Rupert Murdoch's News Corp., the global media conglomerate under fire for phone hacking and alleged bribery in Britain, posted a 47 percent increase in third-quarter net income thanks to strong performances at its pay TV networks and its movie studio.
The results beat analyst expectations. The company also announced it would buy back another $6.1 billion worth of shares in the coming year, a move that should bolster the share price.
The company's shares rose 52 cents, or 2.7 percent, to $19.90 in after-hours trading.
Net income in the three months to March 31 rose to $937 million, or 38 cents per share, from $639 million, or 24 cents per share, a year ago.
News Corp. booked $63 million in legal fees in the quarter to deal with the ongoing investigation of its British newspaper unit.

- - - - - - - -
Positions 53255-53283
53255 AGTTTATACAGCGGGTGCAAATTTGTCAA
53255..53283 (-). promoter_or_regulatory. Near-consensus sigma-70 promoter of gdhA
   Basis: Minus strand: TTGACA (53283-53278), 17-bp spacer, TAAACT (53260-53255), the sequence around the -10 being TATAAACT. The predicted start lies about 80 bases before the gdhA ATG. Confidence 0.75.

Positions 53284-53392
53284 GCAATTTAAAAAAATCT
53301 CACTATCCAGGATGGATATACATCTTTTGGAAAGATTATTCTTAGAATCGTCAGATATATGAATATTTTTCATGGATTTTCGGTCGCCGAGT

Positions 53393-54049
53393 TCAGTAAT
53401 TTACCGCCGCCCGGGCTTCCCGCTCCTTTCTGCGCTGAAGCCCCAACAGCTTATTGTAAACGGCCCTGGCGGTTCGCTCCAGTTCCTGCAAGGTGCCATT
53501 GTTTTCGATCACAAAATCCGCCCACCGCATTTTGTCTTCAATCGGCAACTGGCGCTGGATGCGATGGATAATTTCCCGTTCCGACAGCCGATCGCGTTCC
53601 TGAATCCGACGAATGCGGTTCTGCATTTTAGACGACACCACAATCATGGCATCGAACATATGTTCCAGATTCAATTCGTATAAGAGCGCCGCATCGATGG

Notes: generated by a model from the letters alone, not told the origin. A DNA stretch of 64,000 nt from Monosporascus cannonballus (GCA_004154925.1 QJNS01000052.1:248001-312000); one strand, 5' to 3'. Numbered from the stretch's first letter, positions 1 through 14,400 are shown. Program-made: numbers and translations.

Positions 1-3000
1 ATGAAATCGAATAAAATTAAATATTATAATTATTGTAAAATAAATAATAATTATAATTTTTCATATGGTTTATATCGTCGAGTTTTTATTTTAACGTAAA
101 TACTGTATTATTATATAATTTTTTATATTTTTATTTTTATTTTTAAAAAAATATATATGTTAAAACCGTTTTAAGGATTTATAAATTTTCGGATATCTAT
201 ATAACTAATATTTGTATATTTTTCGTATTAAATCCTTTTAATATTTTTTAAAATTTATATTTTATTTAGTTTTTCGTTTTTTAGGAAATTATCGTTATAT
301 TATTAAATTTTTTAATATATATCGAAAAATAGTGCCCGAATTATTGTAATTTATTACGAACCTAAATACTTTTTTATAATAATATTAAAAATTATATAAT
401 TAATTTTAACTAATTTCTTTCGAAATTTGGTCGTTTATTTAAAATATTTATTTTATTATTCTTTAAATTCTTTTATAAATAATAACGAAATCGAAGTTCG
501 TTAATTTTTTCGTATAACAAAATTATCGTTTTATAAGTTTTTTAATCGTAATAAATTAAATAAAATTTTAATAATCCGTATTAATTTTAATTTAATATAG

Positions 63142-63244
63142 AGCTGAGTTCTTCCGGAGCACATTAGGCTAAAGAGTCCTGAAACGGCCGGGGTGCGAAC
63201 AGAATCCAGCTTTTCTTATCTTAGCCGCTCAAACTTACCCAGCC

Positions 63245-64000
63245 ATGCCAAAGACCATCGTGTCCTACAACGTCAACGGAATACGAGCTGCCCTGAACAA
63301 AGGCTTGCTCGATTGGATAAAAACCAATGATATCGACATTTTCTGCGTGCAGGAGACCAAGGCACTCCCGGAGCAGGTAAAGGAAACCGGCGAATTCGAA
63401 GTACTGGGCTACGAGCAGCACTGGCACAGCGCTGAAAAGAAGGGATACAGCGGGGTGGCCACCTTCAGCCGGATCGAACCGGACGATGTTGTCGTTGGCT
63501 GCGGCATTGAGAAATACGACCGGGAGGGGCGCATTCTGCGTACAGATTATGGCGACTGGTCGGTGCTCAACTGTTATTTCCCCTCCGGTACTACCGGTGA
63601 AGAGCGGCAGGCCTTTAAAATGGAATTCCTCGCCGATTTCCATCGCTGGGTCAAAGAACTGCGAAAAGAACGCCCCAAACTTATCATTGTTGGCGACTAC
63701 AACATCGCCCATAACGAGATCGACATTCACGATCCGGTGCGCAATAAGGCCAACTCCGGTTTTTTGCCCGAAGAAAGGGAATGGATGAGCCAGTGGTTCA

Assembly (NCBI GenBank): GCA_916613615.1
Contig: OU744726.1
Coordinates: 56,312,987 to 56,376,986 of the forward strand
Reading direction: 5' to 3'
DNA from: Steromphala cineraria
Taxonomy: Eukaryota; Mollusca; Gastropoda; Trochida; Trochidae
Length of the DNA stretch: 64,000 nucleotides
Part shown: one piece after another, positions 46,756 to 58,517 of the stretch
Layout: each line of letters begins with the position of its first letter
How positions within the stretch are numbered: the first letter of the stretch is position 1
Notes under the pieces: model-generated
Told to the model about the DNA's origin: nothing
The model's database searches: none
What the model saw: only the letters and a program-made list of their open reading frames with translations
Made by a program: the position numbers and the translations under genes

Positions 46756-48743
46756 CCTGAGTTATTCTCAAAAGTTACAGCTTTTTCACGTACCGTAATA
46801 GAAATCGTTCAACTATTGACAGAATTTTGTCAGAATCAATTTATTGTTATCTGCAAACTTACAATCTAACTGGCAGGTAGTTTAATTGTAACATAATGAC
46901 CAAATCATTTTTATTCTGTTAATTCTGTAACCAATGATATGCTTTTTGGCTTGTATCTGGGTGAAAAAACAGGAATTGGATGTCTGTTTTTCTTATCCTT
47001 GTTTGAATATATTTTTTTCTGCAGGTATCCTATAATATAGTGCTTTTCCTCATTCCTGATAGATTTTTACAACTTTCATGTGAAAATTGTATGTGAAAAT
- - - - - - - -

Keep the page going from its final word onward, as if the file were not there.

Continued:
Excluding that charge and other unusual items, adjusted earnings came to 37 cents per share, beating the 31 cents expected by analysts polled by FactSet.
Revenue rose 2 percent to $8.40 billion, beating the $8.25 billion analysts expected.
News Corp. reiterated its forecast for full-year adjusted operating profits to grow in the "low to mid-teen" percentages from the $4.98 billion posted nearly a year ago. The company's fiscal year ends June 30. The company said, however, that it was likely to be on the low end of the range because of a slowdown at the 20th Century Fox movie studio and weak ad markets at its newspapers.
The forecast excludes scandal-related charges, which have come to $167 million for the first nine months of the fiscal year.